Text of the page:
Princeton Public Utilities leadership reached an important transitional date when the calendar reached Friday, May 31.
Connie Wangen was preparing to leave service after 33 years of PPU service.
Newly hired General Manager Keith Butcher was completing his first days on the job, working with Wangen to learn the ropes.
And Commissioner Henry “Hank” Findell decided to step down after many years of commission involvement.
Findell served on the PUC from April 2005 to October 2010 and in his most recent capacity since December 2013.
He submitted a letter of resignation that was sent via mail to the Princeton City Council May 31.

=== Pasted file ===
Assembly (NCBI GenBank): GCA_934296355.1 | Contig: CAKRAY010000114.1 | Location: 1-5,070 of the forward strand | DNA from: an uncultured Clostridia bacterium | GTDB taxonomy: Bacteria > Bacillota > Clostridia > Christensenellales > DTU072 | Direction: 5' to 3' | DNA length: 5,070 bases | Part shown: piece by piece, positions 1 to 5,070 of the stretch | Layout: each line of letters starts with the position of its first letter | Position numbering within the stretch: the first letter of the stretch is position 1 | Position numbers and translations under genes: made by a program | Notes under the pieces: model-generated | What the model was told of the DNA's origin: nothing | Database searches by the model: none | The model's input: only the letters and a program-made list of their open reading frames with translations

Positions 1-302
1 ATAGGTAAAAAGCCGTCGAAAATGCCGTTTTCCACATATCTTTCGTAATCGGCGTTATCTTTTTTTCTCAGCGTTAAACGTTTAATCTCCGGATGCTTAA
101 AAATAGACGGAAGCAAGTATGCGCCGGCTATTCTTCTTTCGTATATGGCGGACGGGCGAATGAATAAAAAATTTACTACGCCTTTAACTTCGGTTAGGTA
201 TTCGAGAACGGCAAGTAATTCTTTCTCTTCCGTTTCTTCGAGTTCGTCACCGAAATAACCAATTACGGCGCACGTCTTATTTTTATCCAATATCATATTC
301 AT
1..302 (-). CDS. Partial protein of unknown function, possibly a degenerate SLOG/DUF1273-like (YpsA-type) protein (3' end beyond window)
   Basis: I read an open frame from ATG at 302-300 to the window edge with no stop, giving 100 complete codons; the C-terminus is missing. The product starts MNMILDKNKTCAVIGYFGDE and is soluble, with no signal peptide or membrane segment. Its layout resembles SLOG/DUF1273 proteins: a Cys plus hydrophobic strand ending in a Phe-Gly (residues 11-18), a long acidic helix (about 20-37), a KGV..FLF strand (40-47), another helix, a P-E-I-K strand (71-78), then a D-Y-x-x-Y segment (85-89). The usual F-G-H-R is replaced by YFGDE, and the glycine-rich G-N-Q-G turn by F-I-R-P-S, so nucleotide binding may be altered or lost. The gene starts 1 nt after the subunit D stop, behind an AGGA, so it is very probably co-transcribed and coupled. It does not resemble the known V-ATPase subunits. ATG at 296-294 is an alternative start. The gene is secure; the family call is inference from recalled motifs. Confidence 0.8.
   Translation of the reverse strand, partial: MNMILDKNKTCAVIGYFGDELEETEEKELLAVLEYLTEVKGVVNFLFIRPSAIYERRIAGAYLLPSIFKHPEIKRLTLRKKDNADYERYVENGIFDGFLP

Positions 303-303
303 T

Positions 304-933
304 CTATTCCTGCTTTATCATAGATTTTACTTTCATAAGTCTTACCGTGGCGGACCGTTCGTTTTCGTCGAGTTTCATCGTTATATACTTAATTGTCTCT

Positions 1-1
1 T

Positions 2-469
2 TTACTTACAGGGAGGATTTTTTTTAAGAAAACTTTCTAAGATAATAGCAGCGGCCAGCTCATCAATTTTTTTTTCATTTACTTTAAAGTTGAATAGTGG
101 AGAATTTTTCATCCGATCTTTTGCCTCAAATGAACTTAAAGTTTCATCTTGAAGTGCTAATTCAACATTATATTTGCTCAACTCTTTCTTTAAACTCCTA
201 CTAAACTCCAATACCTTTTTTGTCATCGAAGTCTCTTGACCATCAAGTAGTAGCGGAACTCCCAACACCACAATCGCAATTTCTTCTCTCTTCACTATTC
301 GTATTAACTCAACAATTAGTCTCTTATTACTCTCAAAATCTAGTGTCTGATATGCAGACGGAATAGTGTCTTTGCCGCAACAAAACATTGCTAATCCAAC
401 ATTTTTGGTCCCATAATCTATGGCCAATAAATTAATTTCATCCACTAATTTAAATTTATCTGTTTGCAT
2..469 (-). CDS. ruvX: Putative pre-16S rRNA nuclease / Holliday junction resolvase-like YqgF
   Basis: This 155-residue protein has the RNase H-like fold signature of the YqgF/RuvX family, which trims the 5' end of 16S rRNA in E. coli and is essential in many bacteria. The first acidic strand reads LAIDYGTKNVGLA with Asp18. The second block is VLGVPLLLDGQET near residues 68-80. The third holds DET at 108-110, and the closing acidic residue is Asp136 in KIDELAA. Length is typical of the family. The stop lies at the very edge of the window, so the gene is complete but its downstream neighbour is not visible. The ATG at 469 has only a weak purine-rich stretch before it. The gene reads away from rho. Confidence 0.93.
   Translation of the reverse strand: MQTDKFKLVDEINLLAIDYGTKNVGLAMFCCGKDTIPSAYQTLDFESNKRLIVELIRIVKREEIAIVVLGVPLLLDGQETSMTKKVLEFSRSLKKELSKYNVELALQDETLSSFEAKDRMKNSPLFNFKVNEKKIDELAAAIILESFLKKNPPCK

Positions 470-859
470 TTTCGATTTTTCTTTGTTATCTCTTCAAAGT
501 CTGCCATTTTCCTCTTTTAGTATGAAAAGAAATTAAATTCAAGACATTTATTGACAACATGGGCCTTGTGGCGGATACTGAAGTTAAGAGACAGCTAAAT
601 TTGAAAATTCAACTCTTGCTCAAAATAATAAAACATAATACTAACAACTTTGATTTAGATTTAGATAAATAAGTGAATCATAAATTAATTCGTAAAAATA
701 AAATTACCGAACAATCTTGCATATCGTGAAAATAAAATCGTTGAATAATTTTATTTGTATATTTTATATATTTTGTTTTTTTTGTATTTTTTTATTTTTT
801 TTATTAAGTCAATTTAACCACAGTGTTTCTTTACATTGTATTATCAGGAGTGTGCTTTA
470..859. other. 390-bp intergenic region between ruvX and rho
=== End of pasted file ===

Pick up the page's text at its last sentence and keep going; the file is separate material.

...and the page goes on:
At the same time, Findell also mailed personal letters to Councilor Jack Edmonds and Councilor Jules Zimmer, addressing them to city hall.
Discussion of Findell’s resignation, the process to fill his empty position and the status of the three aforementioned letters provided plenty of sparks at last week's Princeton City Council study session.
Mayor Brad Schumacher told other council members last week that Findell had mailed in his resignation letter, and City Administrator Robert Barbian had received a copy.
Schumacher also said that the council’s next step would be to approve the resignation letter.
Barbian concurred that would be the appropriate action. A related council action would be approving advertising the PUC opening in the city’s official newspaper.
Edmonds said the PUC would recognizing Findell for his service, He make a motion to accept the resignation, with regrets.
Schumacher said he reached out on Tuesday, June 4, contacting Findell at his home, talking with him for a short period,
“I thanked him for his time in our community in being a voice and leader on the PUC board,” Schumacher said.